I’m genuinely disappointed Warriors Orochi 3 didn’t get released both digitally and on a disc for the PS3. It follows the same Warriors formula, sure, but it’s honestly the best Samurai/Dynasty/Orochi game I’ve ever played, and I worry that this means fewer people will be willing to clear out their hard drives and make room for it. There’s just so much to do and it provides such a wonderful single player experience that I could see it keeping a player busy for weeks as they try to unlock every character and boost all relationships.

 

Food for Thought

1.Good luck trying to find someone to play online with. I’ve been trying for two weeks and haven’t found a match.

 

2. It’s an 11GB game, so make sure you have 22GB of space available before you start downloading. It took me 14 hours to download it, and I have a 15mbps internet connection. Thanks PlayStation Store!

 

3. Save your gems for banquets and weapon fusions. You’ll be able to get enough weapons from playing and replaying levels or acquiring lottery tickets.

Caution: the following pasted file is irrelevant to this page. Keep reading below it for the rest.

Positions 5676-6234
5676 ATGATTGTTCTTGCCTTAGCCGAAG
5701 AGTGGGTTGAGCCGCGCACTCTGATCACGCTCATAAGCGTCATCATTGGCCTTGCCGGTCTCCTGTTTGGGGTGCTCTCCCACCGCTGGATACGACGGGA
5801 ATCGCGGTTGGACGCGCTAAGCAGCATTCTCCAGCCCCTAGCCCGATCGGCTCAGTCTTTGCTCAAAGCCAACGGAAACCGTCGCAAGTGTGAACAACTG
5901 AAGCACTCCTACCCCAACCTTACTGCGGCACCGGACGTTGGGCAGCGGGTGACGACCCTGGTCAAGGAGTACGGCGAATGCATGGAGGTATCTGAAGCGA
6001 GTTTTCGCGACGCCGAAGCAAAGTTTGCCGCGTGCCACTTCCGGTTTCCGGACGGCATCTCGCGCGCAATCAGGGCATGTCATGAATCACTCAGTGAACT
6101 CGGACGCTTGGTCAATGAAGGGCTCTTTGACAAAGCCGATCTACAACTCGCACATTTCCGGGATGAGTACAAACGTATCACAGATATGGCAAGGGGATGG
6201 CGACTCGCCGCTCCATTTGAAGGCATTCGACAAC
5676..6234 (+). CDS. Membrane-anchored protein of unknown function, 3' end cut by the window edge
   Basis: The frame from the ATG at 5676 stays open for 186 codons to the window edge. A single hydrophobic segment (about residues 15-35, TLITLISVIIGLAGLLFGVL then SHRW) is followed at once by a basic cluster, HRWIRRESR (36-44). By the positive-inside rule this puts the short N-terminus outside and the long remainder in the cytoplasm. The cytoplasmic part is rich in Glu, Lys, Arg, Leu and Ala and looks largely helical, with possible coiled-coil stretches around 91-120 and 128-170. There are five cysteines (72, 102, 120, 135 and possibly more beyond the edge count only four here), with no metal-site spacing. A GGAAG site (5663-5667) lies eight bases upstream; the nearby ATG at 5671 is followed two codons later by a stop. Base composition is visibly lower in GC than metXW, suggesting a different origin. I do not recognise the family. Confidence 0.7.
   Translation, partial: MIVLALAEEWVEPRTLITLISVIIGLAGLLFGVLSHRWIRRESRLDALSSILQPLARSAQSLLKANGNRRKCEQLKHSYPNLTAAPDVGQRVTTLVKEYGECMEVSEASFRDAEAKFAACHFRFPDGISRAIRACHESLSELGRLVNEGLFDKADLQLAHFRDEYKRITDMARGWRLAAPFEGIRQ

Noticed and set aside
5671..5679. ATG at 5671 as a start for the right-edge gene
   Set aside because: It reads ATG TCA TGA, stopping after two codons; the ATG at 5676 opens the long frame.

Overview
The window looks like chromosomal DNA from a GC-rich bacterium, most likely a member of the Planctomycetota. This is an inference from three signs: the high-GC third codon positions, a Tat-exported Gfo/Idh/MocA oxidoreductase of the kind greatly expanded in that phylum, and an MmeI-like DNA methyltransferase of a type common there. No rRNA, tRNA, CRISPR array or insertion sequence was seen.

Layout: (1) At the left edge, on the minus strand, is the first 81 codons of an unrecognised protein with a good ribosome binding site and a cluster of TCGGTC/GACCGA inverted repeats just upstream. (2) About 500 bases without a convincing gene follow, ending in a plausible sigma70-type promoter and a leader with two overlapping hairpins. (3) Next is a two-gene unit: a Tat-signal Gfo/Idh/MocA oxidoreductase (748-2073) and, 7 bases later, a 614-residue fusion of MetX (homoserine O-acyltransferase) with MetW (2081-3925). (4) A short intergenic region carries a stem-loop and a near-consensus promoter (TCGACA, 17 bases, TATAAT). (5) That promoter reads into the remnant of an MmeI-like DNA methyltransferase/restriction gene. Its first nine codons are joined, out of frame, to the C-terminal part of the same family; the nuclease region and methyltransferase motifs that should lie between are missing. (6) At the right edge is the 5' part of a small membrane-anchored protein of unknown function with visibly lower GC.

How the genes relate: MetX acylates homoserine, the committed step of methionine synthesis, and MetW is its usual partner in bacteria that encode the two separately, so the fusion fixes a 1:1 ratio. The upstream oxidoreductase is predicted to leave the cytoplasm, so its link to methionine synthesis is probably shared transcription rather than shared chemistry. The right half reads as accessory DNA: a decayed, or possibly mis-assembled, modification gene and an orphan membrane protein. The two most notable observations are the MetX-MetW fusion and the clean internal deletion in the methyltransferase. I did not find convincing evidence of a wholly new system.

4. Always go for the more expensive banquet. The relationship boost is always worth it.

 

5. Each time a character is recruited, a wallpaper is unlocked. You can also unlock extra costumes for each character to change their appearance.

 

6. Ayane (Dead or Alive), Ryu Hayabusa (Ninja Gaiden), Nemea (Trinity: Souls of Zill O’ll), Achilles (Warriors: Legends of Troy) and Joan of Arc (Bladestorm: The Hundred Years’ War) are the guest characters and you’ll get pretty much all of them on your side before Chapter 2 ends.


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  • http://www.facebook.com/people/Aram-Tapacian/100000189216768 Aram Tapacian

    the game it’s crazy-amazing, i have played 16 hours in 1 day.

  • http://www.facebook.com/people/Greg-Macfarlane/100002759508269 Greg Macfarlane

    Is there any information when/if this game will ever see release in
    Australia? New Zealand and Europe (Which are the same region as
    Australia (PAL)), got it at the end of March… still nothing known for
    Australia. Is it banned like Syndicate or what? Any info would be
    appreciated.